The man who led the Democratic Labour Party’s (DLP) campaign in the last elections, which ended in a disastrous 30-0 defeat at the hands of the Barbados Labour Party (BLP), says his party does not owe the people of Barbados an apology for their ten-year stewardship of the country.
As a matter of fact, former ambassador to CARICOM, Robert Bobby Morris is adamant, despite the resounding rejection at the polls, that the DLP should be lauded for miraculously keeping the Barbados economy afloat. His comments came a week after former Minister of Culture and Sports Stephen Lashley called on the party to humble itself before the people of Barbados and openly acknowledge its mistakes.
“I don’t take these things personally; the people have spoken, and they are the voice of God. My one thing is this, I don’t think we have to apologize to anybody because I am not buying the other people’s narrative. There is one narrative that I have, which is that the economy was so bad that holding it together was a miracle, but the cost would have been heavy and therefore we got beaten,” said Morris, who was delivering the Astor B Watts’ Lecture at the DLP’s George Street headquarters.
Noting that previous election results across the region suggested that the tide was against the DLP regaining the Government in 2018, Morris gave the assurance this afternoon that the “Dems will rise again”.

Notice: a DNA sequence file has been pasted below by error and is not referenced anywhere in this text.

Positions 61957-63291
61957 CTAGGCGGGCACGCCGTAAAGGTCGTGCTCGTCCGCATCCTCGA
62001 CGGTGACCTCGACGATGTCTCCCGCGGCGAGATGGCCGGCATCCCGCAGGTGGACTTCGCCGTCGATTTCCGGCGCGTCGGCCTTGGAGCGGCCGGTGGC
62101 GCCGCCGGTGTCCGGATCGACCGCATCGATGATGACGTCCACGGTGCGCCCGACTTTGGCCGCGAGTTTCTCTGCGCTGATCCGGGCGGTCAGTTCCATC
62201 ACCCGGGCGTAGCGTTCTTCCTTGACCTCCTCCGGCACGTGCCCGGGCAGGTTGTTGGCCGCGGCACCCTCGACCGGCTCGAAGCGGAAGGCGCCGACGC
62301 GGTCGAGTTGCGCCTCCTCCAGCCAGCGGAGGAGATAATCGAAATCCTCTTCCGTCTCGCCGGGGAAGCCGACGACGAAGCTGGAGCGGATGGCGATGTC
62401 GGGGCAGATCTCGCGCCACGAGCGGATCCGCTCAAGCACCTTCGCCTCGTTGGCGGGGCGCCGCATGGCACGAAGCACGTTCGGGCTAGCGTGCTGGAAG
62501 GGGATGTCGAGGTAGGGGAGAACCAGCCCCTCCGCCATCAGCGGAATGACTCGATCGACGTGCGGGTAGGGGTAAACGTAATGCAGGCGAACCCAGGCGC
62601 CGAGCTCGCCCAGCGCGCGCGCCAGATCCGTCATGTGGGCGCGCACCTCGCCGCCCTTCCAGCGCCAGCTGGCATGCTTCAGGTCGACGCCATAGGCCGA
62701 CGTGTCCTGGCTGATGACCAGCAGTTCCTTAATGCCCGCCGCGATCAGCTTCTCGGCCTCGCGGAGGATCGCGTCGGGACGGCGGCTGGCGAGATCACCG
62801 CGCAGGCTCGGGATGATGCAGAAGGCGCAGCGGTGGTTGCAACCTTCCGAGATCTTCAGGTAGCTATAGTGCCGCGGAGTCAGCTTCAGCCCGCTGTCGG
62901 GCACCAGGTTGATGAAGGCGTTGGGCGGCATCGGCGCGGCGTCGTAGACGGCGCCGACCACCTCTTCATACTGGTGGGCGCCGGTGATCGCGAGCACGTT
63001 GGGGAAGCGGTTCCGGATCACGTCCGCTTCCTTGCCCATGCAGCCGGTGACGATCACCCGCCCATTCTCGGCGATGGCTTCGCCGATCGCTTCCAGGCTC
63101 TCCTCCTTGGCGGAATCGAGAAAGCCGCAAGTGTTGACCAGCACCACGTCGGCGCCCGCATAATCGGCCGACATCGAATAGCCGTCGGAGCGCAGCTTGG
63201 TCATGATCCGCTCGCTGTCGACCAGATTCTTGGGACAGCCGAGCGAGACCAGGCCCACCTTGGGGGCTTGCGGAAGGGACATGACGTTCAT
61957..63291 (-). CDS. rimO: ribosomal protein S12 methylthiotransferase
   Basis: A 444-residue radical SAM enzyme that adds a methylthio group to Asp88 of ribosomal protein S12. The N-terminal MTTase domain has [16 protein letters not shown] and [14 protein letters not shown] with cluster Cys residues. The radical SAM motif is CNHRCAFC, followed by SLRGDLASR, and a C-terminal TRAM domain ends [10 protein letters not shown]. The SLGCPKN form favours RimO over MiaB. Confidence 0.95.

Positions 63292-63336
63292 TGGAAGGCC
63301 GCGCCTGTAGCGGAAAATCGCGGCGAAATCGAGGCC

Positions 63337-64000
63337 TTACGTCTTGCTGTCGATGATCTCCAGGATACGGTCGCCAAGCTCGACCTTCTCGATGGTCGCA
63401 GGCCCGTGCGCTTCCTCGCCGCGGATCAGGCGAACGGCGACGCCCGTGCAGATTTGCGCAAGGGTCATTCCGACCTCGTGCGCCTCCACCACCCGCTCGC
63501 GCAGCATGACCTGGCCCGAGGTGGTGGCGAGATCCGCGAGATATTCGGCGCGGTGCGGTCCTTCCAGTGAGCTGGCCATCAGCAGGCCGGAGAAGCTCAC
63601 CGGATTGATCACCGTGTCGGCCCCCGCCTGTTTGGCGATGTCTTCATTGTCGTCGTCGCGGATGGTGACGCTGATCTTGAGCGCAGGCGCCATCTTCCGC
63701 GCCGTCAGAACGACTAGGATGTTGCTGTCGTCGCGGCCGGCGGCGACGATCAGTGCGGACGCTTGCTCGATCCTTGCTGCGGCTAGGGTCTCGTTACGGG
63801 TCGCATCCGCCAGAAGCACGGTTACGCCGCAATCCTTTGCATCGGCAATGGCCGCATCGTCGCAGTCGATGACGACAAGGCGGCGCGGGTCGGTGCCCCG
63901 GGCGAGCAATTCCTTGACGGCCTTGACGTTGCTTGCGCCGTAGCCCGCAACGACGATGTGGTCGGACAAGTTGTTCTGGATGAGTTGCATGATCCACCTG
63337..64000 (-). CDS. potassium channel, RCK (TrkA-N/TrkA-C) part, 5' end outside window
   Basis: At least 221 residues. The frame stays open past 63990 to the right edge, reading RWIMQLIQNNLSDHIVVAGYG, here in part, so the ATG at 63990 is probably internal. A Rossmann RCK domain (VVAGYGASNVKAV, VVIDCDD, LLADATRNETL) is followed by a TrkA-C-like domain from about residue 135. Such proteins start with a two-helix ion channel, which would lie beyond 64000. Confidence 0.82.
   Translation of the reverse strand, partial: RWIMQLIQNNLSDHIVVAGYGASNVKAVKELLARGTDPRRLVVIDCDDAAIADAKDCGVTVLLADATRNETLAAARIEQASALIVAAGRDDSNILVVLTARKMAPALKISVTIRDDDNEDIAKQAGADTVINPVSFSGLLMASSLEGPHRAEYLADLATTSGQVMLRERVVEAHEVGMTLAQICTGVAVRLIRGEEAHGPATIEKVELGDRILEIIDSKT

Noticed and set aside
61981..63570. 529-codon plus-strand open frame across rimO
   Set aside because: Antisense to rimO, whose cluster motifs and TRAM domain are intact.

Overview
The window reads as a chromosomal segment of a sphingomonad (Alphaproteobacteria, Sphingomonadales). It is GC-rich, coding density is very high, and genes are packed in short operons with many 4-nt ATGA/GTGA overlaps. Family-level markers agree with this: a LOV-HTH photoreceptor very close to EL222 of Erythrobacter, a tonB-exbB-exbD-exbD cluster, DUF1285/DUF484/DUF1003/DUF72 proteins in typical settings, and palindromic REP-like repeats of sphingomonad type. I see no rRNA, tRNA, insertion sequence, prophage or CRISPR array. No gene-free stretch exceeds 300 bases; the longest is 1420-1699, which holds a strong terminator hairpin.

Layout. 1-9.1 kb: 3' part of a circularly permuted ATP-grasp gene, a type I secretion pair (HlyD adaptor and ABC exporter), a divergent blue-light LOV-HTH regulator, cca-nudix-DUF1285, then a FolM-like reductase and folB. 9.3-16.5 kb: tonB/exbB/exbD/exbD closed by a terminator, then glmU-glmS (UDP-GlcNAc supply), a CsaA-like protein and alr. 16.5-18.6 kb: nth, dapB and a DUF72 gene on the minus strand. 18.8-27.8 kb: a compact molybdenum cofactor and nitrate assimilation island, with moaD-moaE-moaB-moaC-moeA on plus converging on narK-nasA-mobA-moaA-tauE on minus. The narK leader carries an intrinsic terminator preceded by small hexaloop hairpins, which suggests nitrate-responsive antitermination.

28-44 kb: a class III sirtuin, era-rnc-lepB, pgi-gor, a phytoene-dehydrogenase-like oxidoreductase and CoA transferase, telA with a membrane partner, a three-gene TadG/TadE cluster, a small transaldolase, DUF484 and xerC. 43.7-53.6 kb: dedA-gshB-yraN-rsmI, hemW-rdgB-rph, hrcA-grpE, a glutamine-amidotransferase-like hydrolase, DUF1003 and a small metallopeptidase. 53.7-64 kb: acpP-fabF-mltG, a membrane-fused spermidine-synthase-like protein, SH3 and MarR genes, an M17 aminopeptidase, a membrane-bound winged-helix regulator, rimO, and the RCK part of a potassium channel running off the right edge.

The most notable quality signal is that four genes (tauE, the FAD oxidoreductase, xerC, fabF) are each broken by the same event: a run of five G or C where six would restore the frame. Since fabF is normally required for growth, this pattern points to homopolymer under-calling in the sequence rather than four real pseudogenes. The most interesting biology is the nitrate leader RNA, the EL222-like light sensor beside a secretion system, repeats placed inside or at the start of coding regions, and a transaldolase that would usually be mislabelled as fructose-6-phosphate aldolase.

“The Dems will soar again and all you have to do is keep united. Don’t go in public criticizing other people in the party. If you have a difference of opinion there are places where you can take that difference of opinion. You are looking for sympathy, I am not looking for sympathy from anybody,” said Morris.
From the same podium last week, Lashley said the DLP administration was at times guilty of arrogance. He also expressed regret over the manner in which the party conducted the 2018 campaign, noting that it smacked of negativity and therefore urged the new party leadership to devise and publicise a code of conduct to govern future campaigns.
When asked to reconcile his stance with the position put forward by the former minister, Morris made it clear that he failed to see the arrogance and suggested that Lashley’s analysis may have been driven by emotion.
“Our perspectives may differ; it does not matter because we all have a right to be honest. We also have a second right to be clear that we are analytical, and analysis is not something that is driven by emotion. It is something that you have to be very dispassionate about. Where was the arrogance? That is something I would have to go through chapter and verse because sometimes people mistake arrogance for confidence, and confidence in what you believe in can smack of arrogance,” said Morris.
The former DLP Member of Parliament made it clear that Lashley was not speaking for the party and even questioned if he had discussed the subject of his lecture with the party administration before taking the podium last Friday.
“Lashley has a position in relation to this party and I don’t think he was speaking for the party. Quite frankly I think those were his personal views. I don’t know if he had any mandate from the party before he spoke. I know I spoke to the officials and told them what I had to say because I don’t want to disrespect my officials,” he said.